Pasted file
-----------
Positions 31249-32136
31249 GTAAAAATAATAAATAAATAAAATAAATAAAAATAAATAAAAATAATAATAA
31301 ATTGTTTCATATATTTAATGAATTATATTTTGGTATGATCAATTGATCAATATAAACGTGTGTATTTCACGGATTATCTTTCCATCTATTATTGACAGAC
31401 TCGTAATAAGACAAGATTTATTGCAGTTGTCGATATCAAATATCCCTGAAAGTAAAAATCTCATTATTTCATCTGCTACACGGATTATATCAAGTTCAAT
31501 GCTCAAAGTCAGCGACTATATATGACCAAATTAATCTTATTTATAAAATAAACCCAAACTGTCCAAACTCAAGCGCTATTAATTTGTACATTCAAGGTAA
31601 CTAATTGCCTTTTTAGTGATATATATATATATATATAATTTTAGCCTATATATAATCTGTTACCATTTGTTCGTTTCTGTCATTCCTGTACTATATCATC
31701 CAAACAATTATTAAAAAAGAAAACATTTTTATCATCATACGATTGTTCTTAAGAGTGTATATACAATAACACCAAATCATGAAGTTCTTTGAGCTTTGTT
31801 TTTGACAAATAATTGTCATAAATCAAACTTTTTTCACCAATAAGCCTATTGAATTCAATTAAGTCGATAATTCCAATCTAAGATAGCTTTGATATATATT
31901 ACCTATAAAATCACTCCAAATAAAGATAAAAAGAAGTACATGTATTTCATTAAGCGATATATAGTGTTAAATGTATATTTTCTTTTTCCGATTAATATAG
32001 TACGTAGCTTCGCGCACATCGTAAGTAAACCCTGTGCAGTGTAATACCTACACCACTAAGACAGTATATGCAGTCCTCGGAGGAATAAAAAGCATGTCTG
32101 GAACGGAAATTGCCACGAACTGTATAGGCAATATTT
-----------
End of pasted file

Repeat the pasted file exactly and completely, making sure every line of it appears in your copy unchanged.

Positions 31249-32136
31249 GTAAAAATAATAAATAAATAAAATAAATAAAAATAAATAAAAATAATAATAA
31301 ATTGTTTCATATATTTAATGAATTATATTTTGGTATGATCAATTGATCAATATAAACGTGTGTATTTCACGGATTATCTTTCCATCTATTATTGACAGAC
31401 TCGTAATAAGACAAGATTTATTGCAGTTGTCGATATCAAATATCCCTGAAAGTAAAAATCTCATTATTTCATCTGCTACACGGATTATATCAAGTTCAAT
31501 GCTCAAAGTCAGCGACTATATATGACCAAATTAATCTTATTTATAAAATAAACCCAAACTGTCCAAACTCAAGCGCTATTAATTTGTACATTCAAGGTAA
31601 CTAATTGCCTTTTTAGTGATATATATATATATATATAATTTTAGCCTATATATAATCTGTTACCATTTGTTCGTTTCTGTCATTCCTGTACTATATCATC
31701 CAAACAATTATTAAAAAAGAAAACATTTTTATCATCATACGATTGTTCTTAAGAGTGTATATACAATAACACCAAATCATGAAGTTCTTTGAGCTTTGTT
31801 TTTGACAAATAATTGTCATAAATCAAACTTTTTTCACCAATAAGCCTATTGAATTCAATTAAGTCGATAATTCCAATCTAAGATAGCTTTGATATATATT
31901 ACCTATAAAATCACTCCAAATAAAGATAAAAAGAAGTACATGTATTTCATTAAGCGATATATAGTGTTAAATGTATATTTTCTTTTTCCGATTAATATAG
32001 TACGTAGCTTCGCGCACATCGTAAGTAAACCCTGTGCAGTGTAATACCTACACCACTAAGACAGTATATGCAGTCCTCGGAGGAATAAAAAGCATGTCTG
32101 GAACGGAAATTGCCACGAACTGTATAGGCAATATTT